>Polish elections: Polarization sends Civic Platform to victory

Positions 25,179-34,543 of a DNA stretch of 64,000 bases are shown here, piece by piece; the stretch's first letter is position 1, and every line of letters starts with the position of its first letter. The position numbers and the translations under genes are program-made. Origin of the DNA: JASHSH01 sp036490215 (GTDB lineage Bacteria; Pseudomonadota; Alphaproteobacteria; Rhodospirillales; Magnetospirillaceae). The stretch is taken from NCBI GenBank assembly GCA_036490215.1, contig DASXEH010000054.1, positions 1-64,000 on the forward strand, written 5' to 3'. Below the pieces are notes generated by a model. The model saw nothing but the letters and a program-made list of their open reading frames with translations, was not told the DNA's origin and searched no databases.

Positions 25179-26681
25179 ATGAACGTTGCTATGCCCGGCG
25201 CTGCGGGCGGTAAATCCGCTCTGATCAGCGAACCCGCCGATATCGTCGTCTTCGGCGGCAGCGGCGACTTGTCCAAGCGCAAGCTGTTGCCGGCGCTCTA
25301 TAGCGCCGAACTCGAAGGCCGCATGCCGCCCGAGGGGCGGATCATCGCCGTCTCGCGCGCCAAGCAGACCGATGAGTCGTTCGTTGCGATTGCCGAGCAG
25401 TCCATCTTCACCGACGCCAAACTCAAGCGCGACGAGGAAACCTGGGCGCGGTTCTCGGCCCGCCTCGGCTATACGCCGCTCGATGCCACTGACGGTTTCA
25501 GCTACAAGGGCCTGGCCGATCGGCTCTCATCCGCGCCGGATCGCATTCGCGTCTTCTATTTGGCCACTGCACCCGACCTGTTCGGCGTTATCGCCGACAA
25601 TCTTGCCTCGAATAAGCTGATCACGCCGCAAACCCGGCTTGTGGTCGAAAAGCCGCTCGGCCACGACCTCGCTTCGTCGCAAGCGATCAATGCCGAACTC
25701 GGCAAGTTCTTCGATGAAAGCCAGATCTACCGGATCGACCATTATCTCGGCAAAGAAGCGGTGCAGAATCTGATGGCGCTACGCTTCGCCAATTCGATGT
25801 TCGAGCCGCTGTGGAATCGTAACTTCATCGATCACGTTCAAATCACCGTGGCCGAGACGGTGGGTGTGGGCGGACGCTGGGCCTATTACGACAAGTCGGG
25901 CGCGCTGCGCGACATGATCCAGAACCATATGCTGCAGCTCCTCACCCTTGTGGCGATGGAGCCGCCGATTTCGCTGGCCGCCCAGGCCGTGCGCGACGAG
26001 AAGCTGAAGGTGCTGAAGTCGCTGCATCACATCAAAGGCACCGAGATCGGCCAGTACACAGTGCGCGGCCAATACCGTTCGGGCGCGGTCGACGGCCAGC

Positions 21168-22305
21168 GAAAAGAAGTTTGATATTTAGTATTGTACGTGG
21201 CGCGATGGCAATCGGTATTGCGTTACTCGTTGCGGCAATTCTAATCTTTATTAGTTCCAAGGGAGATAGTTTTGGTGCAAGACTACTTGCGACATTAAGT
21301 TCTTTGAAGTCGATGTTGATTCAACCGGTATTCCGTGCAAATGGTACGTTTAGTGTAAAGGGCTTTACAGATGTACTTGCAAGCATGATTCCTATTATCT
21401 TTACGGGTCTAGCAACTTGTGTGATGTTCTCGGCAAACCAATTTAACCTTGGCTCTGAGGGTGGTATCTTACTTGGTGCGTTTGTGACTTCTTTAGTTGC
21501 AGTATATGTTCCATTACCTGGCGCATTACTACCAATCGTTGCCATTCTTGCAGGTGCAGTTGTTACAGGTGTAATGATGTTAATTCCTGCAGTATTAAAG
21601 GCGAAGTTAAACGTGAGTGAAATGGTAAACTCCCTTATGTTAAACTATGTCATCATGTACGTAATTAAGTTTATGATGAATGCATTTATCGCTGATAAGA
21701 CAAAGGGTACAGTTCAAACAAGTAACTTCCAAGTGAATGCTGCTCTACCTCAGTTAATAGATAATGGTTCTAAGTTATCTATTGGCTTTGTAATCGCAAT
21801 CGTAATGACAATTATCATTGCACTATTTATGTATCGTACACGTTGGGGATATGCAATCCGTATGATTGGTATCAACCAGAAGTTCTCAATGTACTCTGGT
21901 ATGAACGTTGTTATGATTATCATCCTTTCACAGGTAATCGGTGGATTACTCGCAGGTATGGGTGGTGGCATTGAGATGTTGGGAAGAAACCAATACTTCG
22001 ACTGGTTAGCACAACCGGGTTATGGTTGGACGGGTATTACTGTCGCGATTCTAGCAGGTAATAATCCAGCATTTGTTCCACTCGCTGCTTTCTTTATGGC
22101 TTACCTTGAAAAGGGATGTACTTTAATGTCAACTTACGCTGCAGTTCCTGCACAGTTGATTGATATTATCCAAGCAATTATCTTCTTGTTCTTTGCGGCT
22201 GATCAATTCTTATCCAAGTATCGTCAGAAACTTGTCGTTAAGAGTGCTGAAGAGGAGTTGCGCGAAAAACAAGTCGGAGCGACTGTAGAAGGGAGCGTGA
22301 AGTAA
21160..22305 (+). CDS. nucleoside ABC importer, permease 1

So, ‘early’ (actually much delayed) exit polls suggest, Poland’s Law and Justice (PiS) has been clobbered by the market liberal-conservative modernisers of Civic Platform (OP), predicted to clock-up a huge 43-45% of the vote compared to a mere low thirtysomething for PiS. If true, OP might even be able to form a single party majority government, although thinking back to how wrong the Czech exit polls were last year Donald Tusk would do well to put the champagne on ice and start thinking about who potential coalition partners might be. With the exception of the Peasant Party, all the usual minor parties (Self-Defence, League of Polish Families etc) seem to have been wiped out, with niche parties that interested me so much (Women’s Party, Pensioners’ Party etc) not getting a look in. The Polish post-communist left, however, seems set to demonstrate its usual resilience in the face of defeat and establish itself a medium-sized third force. However, the numbers actually shape up what is striking is how very polarised these elections are despite the presence of a PR electoral system in theory reasonably conducive to small parties – a tendency also very visible in Czech elections last year and, of course, long established in Hungary whose mixed half PR/half-first past-the-post system offers strong incentives for two-party/bloc politics. An additional factor may be the role of the media in ‘presidentializing’ and polarising party politics. The Tusk-Kaczynski TV debate (which Tusk won convincingly) appears to have played a major role in outcome both in the sense of exlaining who won and in reflecting and reinforcing a sense that the election was basically a two horse race. The Czech series of pre-election Paroubek-Topolánek TV duels last year, althought there was no clear winner, seems to have had the same polarizing effect,boosting the two main parties’ vote at the expense of more minor playes

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